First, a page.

One-time UFC featherweight title challenger, Brian ‘T-City’ Ortega, has made a heartfelt gesture to his dad — purchasing him a new truck, twelve years after the grappler had totalled his father’s vehicle.

Ortega, who recently switched camps, returned to the Octagon and the win column at UFC Fight Island 6 in October after a two-year layoff. 

Headlining the ‘Fight Island’ event in Abu Dhabi, UAE — Ortega displayed a magnificent, technical boxing game over the five-round affair, taking home a comfortable unanimous decision win over fellow one-time title chaser, ‘The Korean Zombie’ Chan Sung Jung, dropping the resilient power-puncher on two separate occasions

Posting to his official Instagram recently, the Californian released a video of him surprising his father with a new truck, detailing how he had always hoped to make the generous gesture having totalled his dad’s vehicle twelve years prior.

I BOUGHT MY DAD A NEW TRUCK!!! (Swipe to cry). 12 years ago I totalled my dad’s truck and my dream was to buy him a new one. This man deserves this and so much more I love you dad !!! Thank you to the entire team that help make this possible.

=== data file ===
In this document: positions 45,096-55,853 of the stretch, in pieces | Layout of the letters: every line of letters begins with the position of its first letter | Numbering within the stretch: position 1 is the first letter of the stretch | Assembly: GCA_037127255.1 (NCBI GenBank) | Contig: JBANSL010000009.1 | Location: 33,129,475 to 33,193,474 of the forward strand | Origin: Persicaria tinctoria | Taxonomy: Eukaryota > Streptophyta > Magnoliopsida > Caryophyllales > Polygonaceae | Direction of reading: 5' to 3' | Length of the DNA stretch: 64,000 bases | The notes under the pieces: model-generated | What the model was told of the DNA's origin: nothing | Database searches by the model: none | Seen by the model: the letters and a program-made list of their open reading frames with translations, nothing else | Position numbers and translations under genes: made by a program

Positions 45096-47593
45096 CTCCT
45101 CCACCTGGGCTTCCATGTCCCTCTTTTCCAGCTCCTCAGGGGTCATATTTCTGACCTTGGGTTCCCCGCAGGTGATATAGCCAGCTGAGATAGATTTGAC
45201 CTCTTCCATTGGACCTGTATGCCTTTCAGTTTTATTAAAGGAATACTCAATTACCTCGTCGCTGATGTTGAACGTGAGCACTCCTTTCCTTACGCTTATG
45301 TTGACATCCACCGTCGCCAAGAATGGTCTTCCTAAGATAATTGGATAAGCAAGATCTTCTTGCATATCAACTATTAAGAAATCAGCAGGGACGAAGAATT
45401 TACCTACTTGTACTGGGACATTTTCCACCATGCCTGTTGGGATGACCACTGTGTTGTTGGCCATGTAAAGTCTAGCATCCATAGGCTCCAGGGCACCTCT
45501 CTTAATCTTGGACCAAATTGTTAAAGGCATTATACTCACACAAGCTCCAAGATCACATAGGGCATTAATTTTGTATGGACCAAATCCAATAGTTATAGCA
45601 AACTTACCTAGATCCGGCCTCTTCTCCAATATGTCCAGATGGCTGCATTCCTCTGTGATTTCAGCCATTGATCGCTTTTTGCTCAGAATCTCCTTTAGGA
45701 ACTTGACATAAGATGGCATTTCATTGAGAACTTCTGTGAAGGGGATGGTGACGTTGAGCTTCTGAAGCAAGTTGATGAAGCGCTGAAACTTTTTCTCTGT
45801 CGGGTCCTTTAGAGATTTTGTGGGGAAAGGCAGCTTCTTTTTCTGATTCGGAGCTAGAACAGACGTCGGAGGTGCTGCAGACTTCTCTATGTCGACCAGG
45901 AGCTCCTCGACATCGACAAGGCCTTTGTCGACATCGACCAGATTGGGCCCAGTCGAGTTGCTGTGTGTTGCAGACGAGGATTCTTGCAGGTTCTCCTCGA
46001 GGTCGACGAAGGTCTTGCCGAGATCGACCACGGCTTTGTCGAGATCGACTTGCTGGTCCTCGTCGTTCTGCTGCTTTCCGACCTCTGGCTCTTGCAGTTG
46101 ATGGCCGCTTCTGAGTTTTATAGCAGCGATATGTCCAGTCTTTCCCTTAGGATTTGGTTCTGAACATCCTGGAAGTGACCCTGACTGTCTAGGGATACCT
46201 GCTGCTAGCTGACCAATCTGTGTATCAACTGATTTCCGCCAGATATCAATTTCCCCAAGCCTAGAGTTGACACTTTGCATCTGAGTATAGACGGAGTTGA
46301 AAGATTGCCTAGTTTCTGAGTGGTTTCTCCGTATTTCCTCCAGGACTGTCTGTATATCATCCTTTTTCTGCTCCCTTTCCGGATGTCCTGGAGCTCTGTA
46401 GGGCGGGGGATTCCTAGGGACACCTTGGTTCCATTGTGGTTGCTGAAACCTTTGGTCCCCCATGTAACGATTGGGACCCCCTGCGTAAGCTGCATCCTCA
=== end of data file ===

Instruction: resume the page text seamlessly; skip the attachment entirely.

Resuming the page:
Expected to tackle current featherweight champion, Alexander ‘The Great’ Volkanovski at a UFC event sometime next year off the back of his stunning return to winning ways against Jung, Ortega would enter his second promotional title tilt under the UFC’s banner.

The 29-year-old Los Angeles native embarked on an eye-catching seven-fight unbeaten run on his way to number-one contender status back in 2018. 

Entering his title showdown with then division kingpin, Max ‘Blessed’ Holloway — as a stunning favourite in some books, Ortega had notched prior wins over Diego Brandao, Clay Guida, Renato Moicano, Cub Swanson, and became the first professional mixed martial artist to finish former lightweight best, Frankie Edgar with strikes. 

Dropping a brutal fourth-round doctor’s stoppage defeat to the Hawaiin, Ortega suffered his first professional setback, absorbing a worrying two-hundred and forty-four total head strikes before the contest’s conclusion.